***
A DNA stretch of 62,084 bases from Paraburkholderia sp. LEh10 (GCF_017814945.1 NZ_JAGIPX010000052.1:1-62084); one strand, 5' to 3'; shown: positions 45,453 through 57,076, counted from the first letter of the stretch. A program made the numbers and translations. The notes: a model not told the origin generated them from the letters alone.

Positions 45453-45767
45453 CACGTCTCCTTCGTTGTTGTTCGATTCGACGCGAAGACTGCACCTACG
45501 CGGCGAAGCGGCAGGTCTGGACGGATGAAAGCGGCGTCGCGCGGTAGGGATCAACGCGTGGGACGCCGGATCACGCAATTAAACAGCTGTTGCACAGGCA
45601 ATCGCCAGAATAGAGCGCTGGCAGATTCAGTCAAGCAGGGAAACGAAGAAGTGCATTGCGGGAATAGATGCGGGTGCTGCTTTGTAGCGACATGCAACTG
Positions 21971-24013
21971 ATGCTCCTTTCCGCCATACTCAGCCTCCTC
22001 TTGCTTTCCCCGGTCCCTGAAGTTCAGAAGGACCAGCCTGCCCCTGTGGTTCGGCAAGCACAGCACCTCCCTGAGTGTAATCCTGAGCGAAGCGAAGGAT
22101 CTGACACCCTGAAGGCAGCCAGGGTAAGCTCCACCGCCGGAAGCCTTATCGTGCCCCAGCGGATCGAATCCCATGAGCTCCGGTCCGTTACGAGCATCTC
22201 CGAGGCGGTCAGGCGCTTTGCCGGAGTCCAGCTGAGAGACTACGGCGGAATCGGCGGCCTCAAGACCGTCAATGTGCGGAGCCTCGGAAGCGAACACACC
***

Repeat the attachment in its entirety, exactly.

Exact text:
A DNA stretch of 62,084 bases from Paraburkholderia sp. LEh10 (GCF_017814945.1 NZ_JAGIPX010000052.1:1-62084); one strand, 5' to 3'; shown: positions 45,453 through 57,076, counted from the first letter of the stretch. A program made the numbers and translations. The notes: a model not told the origin generated them from the letters alone.

Positions 45453-45767
45453 CACGTCTCCTTCGTTGTTGTTCGATTCGACGCGAAGACTGCACCTACG
45501 CGGCGAAGCGGCAGGTCTGGACGGATGAAAGCGGCGTCGCGCGGTAGGGATCAACGCGTGGGACGCCGGATCACGCAATTAAACAGCTGTTGCACAGGCA
45601 ATCGCCAGAATAGAGCGCTGGCAGATTCAGTCAAGCAGGGAAACGAAGAAGTGCATTGCGGGAATAGATGCGGGTGCTGCTTTGTAGCGACATGCAACTG
Positions 21971-24013
21971 ATGCTCCTTTCCGCCATACTCAGCCTCCTC
22001 TTGCTTTCCCCGGTCCCTGAAGTTCAGAAGGACCAGCCTGCCCCTGTGGTTCGGCAAGCACAGCACCTCCCTGAGTGTAATCCTGAGCGAAGCGAAGGAT
22101 CTGACACCCTGAAGGCAGCCAGGGTAAGCTCCACCGCCGGAAGCCTTATCGTGCCCCAGCGGATCGAATCCCATGAGCTCCGGTCCGTTACGAGCATCTC
22201 CGAGGCGGTCAGGCGCTTTGCCGGAGTCCAGCTGAGAGACTACGGCGGAATCGGCGGCCTCAAGACCGTCAATGTGCGGAGCCTCGGAAGCGAACACACC